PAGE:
Writing Intelligent Web Agents
By Michael Schrenk
Browser Creator Predicts Its Demise. Back in the mid-1990s I attended a panel discussion where Marc Andreessen, the cofounder and then chief technology officer of Netscape, was asked for his predictions of where the World Wide Web was headed. He predicted, to a surprised crowd, that the days of the browser, as the primary means of viewing the Internet, were numbered.
Andreessen continued, "That's why it's called Netscape Communications, and not Netscape Browser Company." He was referring to the fact that a Web browser is a general-purpose Web agent. And while they do a fine job of displaying Web pages, browsers do a poor job of identifying relevant information. Plus, their sheer size makes them impractical for use on anything other than a computer. He foresaw the browser's dominance threatened by Web agents running on appliances that perform specific tasks like playing online radio stations, providing email services, or allowing low-cost long distance Internet phone calls.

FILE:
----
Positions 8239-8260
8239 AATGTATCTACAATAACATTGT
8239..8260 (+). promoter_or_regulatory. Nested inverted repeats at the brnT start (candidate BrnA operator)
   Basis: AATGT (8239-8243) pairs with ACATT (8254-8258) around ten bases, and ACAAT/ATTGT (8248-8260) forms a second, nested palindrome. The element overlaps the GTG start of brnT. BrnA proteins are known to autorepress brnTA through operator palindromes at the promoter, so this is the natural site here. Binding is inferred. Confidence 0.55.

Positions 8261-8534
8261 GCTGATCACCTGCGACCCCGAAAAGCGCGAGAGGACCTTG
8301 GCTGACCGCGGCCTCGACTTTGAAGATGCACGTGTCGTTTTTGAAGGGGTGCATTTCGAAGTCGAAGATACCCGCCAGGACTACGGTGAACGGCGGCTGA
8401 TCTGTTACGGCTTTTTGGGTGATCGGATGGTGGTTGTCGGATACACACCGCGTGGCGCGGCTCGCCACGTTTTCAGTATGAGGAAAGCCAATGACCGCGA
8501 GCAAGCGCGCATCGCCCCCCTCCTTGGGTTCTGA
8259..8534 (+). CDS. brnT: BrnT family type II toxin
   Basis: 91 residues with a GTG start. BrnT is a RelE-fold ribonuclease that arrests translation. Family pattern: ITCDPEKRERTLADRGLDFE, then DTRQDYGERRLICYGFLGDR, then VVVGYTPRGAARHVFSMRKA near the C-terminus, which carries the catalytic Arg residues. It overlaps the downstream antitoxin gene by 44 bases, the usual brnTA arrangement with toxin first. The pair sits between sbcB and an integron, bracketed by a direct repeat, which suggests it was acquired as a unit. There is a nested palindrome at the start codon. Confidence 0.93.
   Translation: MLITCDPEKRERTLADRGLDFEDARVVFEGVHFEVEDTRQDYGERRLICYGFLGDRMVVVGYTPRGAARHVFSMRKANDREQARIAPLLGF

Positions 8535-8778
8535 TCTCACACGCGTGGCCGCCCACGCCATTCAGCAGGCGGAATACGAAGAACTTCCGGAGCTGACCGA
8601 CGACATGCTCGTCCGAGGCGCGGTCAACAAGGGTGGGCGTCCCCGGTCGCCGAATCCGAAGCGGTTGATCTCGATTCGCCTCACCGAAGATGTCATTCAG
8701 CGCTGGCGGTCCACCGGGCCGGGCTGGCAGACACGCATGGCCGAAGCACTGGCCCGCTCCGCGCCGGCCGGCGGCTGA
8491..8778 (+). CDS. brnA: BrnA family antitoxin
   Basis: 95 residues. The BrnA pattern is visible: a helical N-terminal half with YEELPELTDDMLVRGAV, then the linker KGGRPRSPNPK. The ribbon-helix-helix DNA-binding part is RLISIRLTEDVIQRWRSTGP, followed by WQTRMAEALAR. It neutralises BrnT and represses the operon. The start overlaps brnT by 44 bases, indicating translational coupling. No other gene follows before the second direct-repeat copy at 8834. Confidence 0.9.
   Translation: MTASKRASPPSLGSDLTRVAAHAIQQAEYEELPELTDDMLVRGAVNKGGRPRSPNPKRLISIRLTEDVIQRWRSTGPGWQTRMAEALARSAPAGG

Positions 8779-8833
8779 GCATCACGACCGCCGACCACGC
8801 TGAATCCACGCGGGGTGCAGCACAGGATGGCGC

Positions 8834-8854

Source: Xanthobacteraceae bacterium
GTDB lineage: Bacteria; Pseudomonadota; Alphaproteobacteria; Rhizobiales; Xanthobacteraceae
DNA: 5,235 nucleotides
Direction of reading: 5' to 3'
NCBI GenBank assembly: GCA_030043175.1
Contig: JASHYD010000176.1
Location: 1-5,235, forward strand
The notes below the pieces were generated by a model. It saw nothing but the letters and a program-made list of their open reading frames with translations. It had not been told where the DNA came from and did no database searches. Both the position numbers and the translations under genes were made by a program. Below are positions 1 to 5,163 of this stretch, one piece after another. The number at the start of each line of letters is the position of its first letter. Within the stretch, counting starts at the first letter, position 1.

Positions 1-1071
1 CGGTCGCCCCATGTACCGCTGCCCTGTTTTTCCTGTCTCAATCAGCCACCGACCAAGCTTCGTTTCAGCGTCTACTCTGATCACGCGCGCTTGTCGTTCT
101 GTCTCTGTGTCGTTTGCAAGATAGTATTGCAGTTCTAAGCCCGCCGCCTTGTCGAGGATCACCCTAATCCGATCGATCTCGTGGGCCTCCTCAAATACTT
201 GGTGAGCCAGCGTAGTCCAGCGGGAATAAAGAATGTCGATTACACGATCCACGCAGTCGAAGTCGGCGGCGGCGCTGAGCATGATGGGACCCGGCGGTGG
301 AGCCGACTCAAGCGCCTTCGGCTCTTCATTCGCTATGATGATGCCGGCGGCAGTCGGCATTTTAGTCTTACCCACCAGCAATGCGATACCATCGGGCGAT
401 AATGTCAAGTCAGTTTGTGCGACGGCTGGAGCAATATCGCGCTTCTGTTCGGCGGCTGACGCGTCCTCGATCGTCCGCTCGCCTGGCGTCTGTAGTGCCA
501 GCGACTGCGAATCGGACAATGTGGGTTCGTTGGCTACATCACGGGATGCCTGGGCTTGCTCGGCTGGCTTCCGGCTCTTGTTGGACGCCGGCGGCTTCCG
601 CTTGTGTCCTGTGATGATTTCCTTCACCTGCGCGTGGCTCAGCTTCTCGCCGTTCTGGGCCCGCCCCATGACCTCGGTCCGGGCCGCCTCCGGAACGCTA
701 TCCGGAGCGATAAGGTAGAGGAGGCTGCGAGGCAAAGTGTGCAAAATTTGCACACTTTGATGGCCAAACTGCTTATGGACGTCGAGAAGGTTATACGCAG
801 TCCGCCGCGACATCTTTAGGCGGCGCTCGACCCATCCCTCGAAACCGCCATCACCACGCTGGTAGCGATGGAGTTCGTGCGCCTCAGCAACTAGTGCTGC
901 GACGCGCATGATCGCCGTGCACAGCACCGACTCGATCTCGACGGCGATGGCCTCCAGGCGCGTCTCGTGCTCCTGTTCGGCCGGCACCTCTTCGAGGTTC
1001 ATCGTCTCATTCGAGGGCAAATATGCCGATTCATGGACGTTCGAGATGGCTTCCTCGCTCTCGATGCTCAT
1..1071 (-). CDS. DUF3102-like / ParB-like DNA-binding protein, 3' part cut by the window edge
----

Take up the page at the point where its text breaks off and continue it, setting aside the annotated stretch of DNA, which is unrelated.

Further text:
Today, due to the bandwidth limitations of wireless networks, portable devices depend heavily on special Web clients and intelligent agents. The Palm VII, for example, speeds Web surfing by employing special filtering agents in proxy servers, which work in concert with the Web client, to preserve bandwidth.
The new Web agents are important tools because they facilitate new uses for the Internet. For example, you can use a Web agent on a cell phone to see if your flight is on time while you're sitting in the back of a cab. Try doing that with a standard browser!
Today many agents are tied to servers and accessible through Web sites. Some examples of intelligent agents accessible through Web servers include the Ask Jeeves search engine (www.askjeeves.com), and the glut of financial sites that let you place conditional buy and sell orders. Many strategists suggest that using special Web agents, which scour e-commerce sites for the best prices, will forever change the way we make purchases. One such site is www.mySimon.com. MySimon not only considers prices of products in thousands of online stores and auctions, but it also analyzes other factors that sway buyers, like shipping options and warranties.